In the construction of the my copy/corrupted clone of the Whistles dress, I hit upon a new one: sewing darts in a knit dress. How do you balance the need to stretch with the required accuracy of sewing a dart?
The knowledgeable ladies from the Pattern Review site had a discussion about this here. Two suggestions are made; sewing with a zig-zag and sewing with a straight stitch. Since the stretch should be across the body, the strain on the stitches would be lateral rather than vertical. I didn’t know how I would sew an accurate dart with a zig-zag and I was still concerned that a moment of hurried dressing would mean a straight stitch would pop. Then on Wednesday I spotted this new post from Tasia at Sewaholic.
Tasia was focusing on how you could use the triple stitch with your normal thread to create an attractive top-stitch effect, without needing to use topstitching thread. But in her post and the following comments it also came up that it could be used as a strong stretch stitch.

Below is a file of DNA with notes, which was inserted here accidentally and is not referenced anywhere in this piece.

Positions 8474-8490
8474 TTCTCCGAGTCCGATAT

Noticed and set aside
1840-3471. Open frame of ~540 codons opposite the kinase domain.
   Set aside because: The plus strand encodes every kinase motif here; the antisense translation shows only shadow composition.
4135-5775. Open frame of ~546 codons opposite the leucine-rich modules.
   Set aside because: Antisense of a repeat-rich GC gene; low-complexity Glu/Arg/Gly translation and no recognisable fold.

I rushed home to check I had this miraculous option and there it was. It had been staring at me all this time on my machine and I hadn’t even registered it…but that’s why I read sewing blogs, to compensate for my doofish-ness.
Having tried it, I’m a convert. It is a little tricky to ensure you finish the dart where you want because the stitch goes back on itself so you need to concentrate to notice when the last stitch is ‘done’. But it holds up when I stretch it in multiple directions.
You can see a glimpse of the fabric I’m using for the corrupt clone in the photo up top. It’s a diagonal tiger stripe print and despite vigorous googling, I can’t work out what kind of knit it is. I’d have said double but I thought that had to be the same colour on both sides and this is black on one side and tiger on the other. It seems to be made up of two fabrics stuck together, so is this a double-faced knit? Opinions gladly welcomed.